Most consumers now know better than to buy something that’s not on sale or that they can’t find a promotional code for, and retailers are to blame for the learned behavior that’s been a blight on bottom lines.
So far in 2016, orders using some sort of promotion are up 63 percent over the first quarter last year, and full-price sales are down 4 percent, according to the DynamicAction Retail Index: Spring 2016.
“Retailers are relying heavily on discounts and promotions thus far in 2016, continuing the trend from the 2015 holiday season of pulling the promotional ‘lever’ far too often,” the study by retail analytics solution provider DynamicAction noted.
March was especially promotional, with an 86 percent increase in orders using promotions over 2015.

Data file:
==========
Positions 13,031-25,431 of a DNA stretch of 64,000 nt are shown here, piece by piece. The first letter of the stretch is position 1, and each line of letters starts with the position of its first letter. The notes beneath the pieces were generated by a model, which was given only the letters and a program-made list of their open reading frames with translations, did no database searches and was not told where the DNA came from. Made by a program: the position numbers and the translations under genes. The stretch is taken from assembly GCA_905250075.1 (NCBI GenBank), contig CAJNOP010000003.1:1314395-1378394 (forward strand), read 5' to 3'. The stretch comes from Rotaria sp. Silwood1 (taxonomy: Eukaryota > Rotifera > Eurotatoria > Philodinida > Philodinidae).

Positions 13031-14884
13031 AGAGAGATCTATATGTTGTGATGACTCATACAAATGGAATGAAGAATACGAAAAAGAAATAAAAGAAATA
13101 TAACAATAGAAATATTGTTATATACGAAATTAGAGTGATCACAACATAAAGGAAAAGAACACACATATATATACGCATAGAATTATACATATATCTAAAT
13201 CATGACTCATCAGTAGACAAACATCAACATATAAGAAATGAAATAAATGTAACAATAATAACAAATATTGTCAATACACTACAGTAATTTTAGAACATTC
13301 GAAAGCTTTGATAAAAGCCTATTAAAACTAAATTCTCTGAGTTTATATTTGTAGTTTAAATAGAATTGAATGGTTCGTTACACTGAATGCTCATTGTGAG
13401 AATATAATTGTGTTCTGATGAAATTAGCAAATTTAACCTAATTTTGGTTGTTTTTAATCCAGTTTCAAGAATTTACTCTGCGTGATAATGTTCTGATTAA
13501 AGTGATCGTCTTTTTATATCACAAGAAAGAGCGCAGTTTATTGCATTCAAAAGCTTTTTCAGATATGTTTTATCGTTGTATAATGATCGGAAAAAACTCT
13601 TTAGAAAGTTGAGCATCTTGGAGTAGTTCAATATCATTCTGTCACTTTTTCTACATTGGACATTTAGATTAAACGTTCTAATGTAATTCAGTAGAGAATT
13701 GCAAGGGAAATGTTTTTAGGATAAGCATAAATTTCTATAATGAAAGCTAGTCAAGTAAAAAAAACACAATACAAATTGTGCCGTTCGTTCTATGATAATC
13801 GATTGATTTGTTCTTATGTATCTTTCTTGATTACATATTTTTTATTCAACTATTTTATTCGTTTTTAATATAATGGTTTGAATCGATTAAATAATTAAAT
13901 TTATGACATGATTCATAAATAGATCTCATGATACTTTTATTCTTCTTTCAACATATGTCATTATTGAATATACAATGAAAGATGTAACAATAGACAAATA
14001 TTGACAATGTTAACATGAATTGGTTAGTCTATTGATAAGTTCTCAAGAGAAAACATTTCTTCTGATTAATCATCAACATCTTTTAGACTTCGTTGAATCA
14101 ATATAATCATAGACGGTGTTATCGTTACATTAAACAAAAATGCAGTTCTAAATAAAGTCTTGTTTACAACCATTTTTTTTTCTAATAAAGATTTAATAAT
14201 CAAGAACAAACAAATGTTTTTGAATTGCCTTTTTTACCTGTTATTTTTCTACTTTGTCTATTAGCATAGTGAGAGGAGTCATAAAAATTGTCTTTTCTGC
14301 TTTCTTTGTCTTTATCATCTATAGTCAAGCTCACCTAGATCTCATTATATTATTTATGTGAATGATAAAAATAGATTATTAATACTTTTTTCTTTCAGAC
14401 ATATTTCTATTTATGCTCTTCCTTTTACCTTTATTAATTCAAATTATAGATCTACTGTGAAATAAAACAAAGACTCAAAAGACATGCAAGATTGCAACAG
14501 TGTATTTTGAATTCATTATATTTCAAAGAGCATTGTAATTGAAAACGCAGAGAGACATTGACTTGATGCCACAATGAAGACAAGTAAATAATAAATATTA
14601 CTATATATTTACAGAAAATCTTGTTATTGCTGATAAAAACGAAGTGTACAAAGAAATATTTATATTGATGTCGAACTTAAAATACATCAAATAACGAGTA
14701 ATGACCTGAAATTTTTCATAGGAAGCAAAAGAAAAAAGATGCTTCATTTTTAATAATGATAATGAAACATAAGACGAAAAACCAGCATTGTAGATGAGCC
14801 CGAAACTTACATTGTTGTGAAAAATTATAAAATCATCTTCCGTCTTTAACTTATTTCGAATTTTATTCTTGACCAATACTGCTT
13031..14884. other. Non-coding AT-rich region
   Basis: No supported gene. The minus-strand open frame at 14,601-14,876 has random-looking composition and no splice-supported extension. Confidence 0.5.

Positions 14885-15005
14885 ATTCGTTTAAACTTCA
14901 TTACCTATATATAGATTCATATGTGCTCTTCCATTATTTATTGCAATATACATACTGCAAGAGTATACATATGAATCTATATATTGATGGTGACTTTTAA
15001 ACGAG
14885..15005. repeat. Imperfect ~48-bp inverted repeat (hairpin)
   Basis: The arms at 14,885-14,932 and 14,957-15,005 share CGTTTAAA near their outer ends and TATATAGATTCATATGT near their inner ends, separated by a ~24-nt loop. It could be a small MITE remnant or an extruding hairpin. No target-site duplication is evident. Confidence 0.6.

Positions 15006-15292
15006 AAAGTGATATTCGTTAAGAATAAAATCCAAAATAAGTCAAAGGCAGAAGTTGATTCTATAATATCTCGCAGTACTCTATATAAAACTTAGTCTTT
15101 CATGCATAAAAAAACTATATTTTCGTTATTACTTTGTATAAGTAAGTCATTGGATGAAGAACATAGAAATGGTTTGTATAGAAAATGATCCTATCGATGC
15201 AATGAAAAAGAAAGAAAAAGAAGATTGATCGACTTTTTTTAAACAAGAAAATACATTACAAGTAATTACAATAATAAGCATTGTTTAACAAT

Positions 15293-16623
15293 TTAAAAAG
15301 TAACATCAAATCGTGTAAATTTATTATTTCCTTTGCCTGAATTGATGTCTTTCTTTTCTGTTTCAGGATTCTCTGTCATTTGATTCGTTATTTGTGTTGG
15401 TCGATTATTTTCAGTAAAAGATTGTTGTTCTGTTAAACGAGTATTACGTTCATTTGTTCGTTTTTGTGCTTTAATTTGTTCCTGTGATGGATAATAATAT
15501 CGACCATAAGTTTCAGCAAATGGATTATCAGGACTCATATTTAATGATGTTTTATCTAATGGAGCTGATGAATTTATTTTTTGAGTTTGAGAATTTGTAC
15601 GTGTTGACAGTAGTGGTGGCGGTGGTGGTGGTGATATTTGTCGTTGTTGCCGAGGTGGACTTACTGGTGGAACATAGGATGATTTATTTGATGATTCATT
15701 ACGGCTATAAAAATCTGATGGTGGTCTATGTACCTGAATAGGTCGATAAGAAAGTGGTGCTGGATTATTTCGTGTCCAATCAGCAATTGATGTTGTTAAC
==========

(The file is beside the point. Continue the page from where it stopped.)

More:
“The antiquated strategy of retailers relying exclusively on their promotional calendars to run their operations has fostered an ingrained need for discounts by consumers, who are increasingly being trained to wait for promotions or discounts prior to making a purchase,” DynamicAction co-founder and CEO John Squire explained.
Retailers surveyed said they’re finding it challenging to convert first-time buyers into second-time buyers, and those conversions are down 6 percent to last year.
Average revenues may have been up 10 percent in the first quarter, but retailers’ control over profits has been stable at best. DynamicAction said retail profits were up an average 5.2% year-over-year in Q1 though most of those gains were in January, with volatility ramping up in February and March.
“The very best retailers are preparing right now to answer customers’ needs and beat shareholders’ expectations during the holiday season of 2016, by focusing on curbing the promotional addiction and utilizing their full data set to better manage inventory and operations,” Squire said.